Dosage inventions are particularly vulnerable to being considered non-inventive, once it is obvious to put a drug into a program that evaluates dose-response. For example, in last year’s “dosage regime” case (Actavis v ICOS), the UK Supreme Court held that once it was obvious to take tadalafil forward into a routine program that would find its therapeutic dosage plateau, the skilled team would have tested lower doses in order to establish the lowest effective dose. It would thus have arrived obviously at the invention, which was to use a low (5mg/day) dose of tadalafil which provided efficacy coupled with a substantial reduction in side effects. In this respect the Supreme Court agreed with the Court of Appeal but differed from the trial judge.

        • RPBA 2020: Revised Rules of Procedure at EPO Boards of Appeal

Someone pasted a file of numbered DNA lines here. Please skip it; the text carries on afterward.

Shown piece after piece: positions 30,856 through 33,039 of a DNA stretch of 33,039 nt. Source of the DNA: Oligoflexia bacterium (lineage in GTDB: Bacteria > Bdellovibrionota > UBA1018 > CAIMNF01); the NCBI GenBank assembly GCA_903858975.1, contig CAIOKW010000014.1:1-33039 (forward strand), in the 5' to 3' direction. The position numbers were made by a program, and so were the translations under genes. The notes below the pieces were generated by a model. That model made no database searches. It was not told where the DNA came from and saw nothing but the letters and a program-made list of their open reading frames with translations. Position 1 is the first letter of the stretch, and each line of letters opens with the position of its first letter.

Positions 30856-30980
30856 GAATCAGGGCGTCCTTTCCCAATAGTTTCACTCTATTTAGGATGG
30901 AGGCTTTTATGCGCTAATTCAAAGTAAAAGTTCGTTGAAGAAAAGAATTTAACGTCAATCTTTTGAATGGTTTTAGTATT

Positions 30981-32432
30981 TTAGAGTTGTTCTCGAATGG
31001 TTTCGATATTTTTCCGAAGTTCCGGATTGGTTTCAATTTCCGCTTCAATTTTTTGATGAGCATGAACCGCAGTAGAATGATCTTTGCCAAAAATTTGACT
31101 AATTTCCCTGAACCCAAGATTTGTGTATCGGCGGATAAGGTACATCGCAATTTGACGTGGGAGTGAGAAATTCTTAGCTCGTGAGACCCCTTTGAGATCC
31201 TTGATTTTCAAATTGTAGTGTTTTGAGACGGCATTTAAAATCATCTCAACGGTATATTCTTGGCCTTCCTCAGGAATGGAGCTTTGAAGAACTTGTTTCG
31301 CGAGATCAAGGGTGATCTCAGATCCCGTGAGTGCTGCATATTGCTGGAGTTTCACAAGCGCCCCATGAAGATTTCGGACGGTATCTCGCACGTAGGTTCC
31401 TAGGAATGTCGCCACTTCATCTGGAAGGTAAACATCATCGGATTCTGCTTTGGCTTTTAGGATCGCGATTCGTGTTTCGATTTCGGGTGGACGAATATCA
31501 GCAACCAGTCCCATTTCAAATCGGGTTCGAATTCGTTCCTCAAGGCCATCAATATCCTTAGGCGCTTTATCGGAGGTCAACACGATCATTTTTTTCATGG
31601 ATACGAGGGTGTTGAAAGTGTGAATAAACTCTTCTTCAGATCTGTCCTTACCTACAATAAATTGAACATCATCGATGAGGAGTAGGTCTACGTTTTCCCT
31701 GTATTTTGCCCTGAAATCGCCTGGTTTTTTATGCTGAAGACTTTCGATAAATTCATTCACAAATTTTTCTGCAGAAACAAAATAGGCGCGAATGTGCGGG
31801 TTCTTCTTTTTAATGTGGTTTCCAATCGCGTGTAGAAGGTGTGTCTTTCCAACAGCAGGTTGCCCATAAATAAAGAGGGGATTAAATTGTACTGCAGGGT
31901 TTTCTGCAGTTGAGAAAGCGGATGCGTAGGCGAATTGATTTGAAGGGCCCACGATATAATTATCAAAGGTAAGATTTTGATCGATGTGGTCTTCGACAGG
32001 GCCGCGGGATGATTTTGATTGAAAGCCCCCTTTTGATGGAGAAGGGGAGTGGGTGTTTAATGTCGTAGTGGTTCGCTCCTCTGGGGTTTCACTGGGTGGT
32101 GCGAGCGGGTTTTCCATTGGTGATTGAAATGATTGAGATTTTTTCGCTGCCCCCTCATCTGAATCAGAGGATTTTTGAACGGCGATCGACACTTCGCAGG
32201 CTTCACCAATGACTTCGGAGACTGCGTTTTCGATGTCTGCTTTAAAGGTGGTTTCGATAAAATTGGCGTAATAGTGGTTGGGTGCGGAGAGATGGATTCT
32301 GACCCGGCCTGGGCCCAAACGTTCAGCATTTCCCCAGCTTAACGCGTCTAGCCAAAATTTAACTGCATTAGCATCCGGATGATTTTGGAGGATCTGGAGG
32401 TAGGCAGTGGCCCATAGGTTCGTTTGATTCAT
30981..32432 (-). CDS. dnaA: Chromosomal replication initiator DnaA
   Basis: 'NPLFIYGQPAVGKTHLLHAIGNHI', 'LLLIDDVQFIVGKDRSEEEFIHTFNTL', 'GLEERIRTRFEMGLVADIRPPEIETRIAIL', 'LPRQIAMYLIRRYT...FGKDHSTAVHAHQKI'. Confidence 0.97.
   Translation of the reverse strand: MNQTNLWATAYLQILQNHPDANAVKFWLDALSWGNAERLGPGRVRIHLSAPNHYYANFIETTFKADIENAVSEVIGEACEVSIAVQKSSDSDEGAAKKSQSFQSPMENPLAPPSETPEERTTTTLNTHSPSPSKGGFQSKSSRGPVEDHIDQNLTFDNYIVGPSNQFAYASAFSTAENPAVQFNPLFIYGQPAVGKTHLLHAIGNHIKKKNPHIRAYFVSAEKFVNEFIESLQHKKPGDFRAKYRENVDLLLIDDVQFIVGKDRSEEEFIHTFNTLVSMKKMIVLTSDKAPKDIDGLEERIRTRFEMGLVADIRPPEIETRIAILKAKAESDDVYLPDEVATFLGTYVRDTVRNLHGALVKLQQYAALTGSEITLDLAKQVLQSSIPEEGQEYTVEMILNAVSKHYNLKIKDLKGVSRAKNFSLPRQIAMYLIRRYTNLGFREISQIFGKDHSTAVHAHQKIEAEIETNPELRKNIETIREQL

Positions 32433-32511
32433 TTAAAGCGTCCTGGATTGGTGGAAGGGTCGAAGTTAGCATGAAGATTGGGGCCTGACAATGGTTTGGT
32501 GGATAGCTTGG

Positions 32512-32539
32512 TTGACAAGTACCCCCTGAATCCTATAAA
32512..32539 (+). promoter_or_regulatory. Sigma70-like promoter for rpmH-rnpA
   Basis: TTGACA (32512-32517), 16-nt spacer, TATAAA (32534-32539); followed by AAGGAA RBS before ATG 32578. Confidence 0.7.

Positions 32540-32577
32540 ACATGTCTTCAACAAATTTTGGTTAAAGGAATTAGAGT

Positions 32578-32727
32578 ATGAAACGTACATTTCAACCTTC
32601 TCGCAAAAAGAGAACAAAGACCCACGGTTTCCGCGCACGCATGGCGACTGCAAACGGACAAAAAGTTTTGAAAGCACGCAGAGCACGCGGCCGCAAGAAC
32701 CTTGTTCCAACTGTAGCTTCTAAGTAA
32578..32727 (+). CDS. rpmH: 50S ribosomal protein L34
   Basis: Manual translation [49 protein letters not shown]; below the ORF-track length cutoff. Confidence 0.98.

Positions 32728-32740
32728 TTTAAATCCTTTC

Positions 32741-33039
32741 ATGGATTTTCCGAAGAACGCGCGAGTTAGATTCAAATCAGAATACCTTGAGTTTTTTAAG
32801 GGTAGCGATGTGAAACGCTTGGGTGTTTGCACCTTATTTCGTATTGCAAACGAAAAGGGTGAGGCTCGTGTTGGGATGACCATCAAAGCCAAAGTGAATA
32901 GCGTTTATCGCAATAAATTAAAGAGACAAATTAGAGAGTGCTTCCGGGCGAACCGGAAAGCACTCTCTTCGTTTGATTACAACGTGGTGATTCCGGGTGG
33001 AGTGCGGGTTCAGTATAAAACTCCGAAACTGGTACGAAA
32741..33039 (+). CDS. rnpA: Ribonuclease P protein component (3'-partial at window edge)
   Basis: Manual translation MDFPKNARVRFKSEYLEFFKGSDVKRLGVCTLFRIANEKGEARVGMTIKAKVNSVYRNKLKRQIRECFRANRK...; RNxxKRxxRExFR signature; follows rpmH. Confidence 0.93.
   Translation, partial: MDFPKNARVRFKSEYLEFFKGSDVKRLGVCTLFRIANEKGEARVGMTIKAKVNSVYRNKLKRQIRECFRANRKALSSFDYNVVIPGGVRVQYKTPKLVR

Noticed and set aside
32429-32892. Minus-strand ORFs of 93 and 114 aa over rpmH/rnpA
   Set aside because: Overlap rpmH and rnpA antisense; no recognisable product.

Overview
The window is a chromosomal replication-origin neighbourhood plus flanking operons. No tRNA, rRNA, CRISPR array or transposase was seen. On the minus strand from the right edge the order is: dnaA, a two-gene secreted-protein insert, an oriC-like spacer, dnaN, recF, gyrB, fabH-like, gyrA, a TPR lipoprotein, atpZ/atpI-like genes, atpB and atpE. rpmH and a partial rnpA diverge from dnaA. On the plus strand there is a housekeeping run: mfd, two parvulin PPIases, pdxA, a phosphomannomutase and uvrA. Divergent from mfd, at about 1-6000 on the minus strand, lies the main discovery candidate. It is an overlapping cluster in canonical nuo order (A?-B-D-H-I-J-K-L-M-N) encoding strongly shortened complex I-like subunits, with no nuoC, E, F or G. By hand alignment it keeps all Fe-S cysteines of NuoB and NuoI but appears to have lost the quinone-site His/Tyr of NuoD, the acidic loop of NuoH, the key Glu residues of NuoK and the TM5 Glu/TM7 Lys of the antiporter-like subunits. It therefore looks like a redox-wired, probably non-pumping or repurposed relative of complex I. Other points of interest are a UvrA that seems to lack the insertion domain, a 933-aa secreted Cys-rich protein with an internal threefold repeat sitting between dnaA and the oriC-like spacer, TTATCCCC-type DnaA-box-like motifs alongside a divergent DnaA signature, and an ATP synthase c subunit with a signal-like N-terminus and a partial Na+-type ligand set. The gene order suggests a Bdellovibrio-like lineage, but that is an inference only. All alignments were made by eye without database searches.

A decision by the EPO’s first instance departments (Receiving Section, Examining Division, Opposition Division or Legal Division) can be appealed (i.e. contested) before the EPO’s Boards of Appeal. The primary object of the appeal proceedings is to review the decision under appeal in a judicial manner (Article 12(2), RPBA). The Boards act as the final instances in granting and opposition procedures before the EPO. The Rules of Procedure of the Boards of Appeal provide details of the relevant procedures. These were revised in 2019, with the changes coming into effect as of 1 January this year.

          The EPO states that it revised the Rules of Procedure to: “increase (i) efficiency, by reducing the number of issues to be treated, (ii) predictability for the parties and (iii) harmonisation”.

          In fact, RPBA 2020 codifies various aspects of the current practice and case law of the Boards of Appeal; in particular, regarding the basis of the appeal proceedings (Article 1,2 RPBA 2020) and the ability of a party to amend an appeal case after the appeal has started (Article 13, RPBA 2020).

        • Patent And Pharma Update, February 2020

          Key recent developments in the United Kingdom and Europe relating to patents and the pharmaceutical sector